Agile 2015 – Team Building Sessions
I used to attend Agile conferences pretty frequently, but at some point I got burned out on them and the last one I attended was a 2007 conference in Washington, DC. This year, when the Agile Alliance conference returned to the DC region, and I decided it was time to give them a try again.
It’s interesting to see how things changed since I last attended an Agile conference. Agile 2015 felt much more stage managed than in previous years, with its superhero party, the keynotes making at least glancing reference to it (the opening keynote, Awesome Superproblems, appears to have been retitled for the theme, since all the references in the presentation were to “wicked” problems instead of “super” problems), and making one go through the vendor to get to lunch. It also seemed like there were mostly “experts” making presentations, whereas previously I felt like there were more presentations by community members. I have mixed feelings about all of this, but on the whole I felt that my time was well spent. Although I didn’t really plan it, I seem to have had three themes in mind when I picked my sessions, team building, DevOps and craftsmanship. Today I’ll tell you about my experiences with the team building sessions.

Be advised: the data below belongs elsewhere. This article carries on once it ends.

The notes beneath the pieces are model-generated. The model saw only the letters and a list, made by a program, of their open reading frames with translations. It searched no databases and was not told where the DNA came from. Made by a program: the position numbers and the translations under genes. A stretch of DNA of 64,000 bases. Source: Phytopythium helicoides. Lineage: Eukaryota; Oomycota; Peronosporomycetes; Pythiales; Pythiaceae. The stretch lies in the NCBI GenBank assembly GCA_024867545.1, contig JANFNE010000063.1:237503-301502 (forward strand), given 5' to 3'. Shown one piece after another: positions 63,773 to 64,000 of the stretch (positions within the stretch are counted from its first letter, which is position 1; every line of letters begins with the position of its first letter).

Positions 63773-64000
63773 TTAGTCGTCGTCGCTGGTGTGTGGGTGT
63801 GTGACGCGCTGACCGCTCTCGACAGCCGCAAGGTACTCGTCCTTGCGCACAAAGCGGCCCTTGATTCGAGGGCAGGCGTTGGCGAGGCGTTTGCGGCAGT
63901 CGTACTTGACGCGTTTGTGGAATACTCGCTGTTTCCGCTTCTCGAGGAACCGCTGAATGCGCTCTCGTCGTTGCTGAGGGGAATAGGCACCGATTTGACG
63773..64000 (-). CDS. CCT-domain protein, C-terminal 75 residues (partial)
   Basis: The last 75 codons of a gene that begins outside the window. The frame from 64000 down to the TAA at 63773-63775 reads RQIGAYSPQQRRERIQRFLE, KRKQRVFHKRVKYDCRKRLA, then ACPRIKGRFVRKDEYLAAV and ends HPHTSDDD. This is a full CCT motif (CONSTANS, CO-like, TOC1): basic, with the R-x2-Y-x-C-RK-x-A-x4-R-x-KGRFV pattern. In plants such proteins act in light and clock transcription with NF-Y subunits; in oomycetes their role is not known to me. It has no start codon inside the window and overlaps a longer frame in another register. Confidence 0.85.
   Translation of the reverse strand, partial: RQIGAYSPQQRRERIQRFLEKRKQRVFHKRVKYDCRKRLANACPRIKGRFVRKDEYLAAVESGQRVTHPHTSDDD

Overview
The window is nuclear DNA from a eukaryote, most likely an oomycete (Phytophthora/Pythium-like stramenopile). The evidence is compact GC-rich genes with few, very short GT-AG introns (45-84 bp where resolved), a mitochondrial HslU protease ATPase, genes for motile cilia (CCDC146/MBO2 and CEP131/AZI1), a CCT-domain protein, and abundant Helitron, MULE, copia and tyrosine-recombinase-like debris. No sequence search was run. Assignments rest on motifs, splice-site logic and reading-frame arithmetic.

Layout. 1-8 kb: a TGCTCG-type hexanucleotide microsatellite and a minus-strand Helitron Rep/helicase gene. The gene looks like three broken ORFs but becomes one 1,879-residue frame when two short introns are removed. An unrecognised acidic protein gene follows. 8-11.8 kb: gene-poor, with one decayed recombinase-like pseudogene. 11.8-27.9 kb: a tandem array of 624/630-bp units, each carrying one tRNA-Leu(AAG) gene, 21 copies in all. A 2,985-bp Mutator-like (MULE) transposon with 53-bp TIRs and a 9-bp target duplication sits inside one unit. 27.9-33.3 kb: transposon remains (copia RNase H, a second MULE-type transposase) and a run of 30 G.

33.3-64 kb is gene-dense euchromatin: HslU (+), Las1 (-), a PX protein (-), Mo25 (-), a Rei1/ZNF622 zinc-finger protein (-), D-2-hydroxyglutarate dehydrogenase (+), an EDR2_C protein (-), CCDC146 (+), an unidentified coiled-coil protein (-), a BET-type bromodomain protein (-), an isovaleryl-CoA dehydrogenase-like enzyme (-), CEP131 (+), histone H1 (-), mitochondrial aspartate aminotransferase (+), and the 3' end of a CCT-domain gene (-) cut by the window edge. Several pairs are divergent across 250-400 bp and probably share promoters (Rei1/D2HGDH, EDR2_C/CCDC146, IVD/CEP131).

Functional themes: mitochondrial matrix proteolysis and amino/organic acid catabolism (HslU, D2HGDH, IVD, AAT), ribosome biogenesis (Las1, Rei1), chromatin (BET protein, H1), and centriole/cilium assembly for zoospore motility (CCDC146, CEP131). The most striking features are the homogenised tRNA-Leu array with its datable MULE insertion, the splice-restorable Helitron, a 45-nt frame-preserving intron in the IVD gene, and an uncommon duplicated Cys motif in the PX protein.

Two of the keynotes supported this theme: Jessie Shternshus’ Individuals, Interactions and Improvisation and James Tamm’s Want Better Collaboration? Don’t be so Defensive. I’d heard of using the skills associated with improvisation to improve collaborative skills, but the Agile analogy seemed labored. Tamm’s presentation was much more interesting to me. I’m not sure he’s aware of the use of the pigs and chickens story in Scrum, but he started out with a story about chickens. Red zone and green zone chickens, to be precise. Apparently there are those chickens (we’re outside of the scrum metaphor here, incidentally) that become star egg layers by physically abusing other chickens to suppress their egg production. These were termed red zone chickens, while the friendly, cooperative chickens were termed green zone chickens. Tamm described a few unpleasant solutions (such as trimming the chickens’ beaks) that people had tried to deal with the problem, and ended up by describing an experiment whereby the the red zone chickens were segregated from the green zone chickens, with the result that the green zone chickens’ egg production went up 260% while only the mortality rate went up for the red zone chickens (http://blog.pgi.com/2015/05/what-can-chickens-teach-us-about-collaboration/). Tamm then went on to compare this to human endeavors, pointing out the signs that an organization might be in the red zone (low trust/high blame, threats and fear, and risk avoidance, for example) or in the green zone (high trust/low blame, mutual support and a sense of contribution, for example), while explaining that no organization is going to be wholly in either zone. He wound up with showing us ways to identify when we, as individuals, are moving into the red zone and how to try to avoid it. This was easily the most thought provoking of the three keynotes, and I picked up a copy of Tamm’s book, Radical Collaboration, to further explore these ideas. The full presentation and slides are available at the Agile Alliance website (www.agilealliance.org).